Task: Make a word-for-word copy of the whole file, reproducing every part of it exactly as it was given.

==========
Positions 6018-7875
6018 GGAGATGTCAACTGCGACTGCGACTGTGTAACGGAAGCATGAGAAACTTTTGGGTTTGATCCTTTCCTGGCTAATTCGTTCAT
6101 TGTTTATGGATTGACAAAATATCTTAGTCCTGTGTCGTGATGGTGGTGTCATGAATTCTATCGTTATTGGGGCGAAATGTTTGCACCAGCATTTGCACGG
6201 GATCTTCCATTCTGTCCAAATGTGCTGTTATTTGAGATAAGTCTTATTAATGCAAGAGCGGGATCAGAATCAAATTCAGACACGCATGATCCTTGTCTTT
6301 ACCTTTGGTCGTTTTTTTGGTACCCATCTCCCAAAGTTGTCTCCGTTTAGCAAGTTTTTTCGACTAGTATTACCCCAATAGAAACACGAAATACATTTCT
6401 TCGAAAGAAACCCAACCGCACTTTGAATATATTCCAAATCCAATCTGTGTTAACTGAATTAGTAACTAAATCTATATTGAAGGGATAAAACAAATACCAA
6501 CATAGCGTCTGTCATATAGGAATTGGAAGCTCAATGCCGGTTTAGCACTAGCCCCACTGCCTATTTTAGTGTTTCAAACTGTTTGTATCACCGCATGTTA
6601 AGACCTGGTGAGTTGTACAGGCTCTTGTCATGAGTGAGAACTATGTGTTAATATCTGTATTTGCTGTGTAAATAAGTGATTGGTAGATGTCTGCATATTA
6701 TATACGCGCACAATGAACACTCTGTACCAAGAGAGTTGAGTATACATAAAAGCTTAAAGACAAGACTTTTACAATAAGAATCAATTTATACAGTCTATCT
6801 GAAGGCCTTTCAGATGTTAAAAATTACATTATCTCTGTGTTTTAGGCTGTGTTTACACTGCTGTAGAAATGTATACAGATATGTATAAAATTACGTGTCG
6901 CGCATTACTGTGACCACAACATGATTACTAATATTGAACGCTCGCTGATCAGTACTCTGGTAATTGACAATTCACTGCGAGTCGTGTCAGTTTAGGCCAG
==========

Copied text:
Positions 6018-7875
6018 GGAGATGTCAACTGCGACTGCGACTGTGTAACGGAAGCATGAGAAACTTTTGGGTTTGATCCTTTCCTGGCTAATTCGTTCAT
6101 TGTTTATGGATTGACAAAATATCTTAGTCCTGTGTCGTGATGGTGGTGTCATGAATTCTATCGTTATTGGGGCGAAATGTTTGCACCAGCATTTGCACGG
6201 GATCTTCCATTCTGTCCAAATGTGCTGTTATTTGAGATAAGTCTTATTAATGCAAGAGCGGGATCAGAATCAAATTCAGACACGCATGATCCTTGTCTTT
6301 ACCTTTGGTCGTTTTTTTGGTACCCATCTCCCAAAGTTGTCTCCGTTTAGCAAGTTTTTTCGACTAGTATTACCCCAATAGAAACACGAAATACATTTCT
6401 TCGAAAGAAACCCAACCGCACTTTGAATATATTCCAAATCCAATCTGTGTTAACTGAATTAGTAACTAAATCTATATTGAAGGGATAAAACAAATACCAA
6501 CATAGCGTCTGTCATATAGGAATTGGAAGCTCAATGCCGGTTTAGCACTAGCCCCACTGCCTATTTTAGTGTTTCAAACTGTTTGTATCACCGCATGTTA
6601 AGACCTGGTGAGTTGTACAGGCTCTTGTCATGAGTGAGAACTATGTGTTAATATCTGTATTTGCTGTGTAAATAAGTGATTGGTAGATGTCTGCATATTA
6701 TATACGCGCACAATGAACACTCTGTACCAAGAGAGTTGAGTATACATAAAAGCTTAAAGACAAGACTTTTACAATAAGAATCAATTTATACAGTCTATCT
6801 GAAGGCCTTTCAGATGTTAAAAATTACATTATCTCTGTGTTTTAGGCTGTGTTTACACTGCTGTAGAAATGTATACAGATATGTATAAAATTACGTGTCG
6901 CGCATTACTGTGACCACAACATGATTACTAATATTGAACGCTCGCTGATCAGTACTCTGGTAATTGACAATTCACTGCGAGTCGTGTCAGTTTAGGCCAG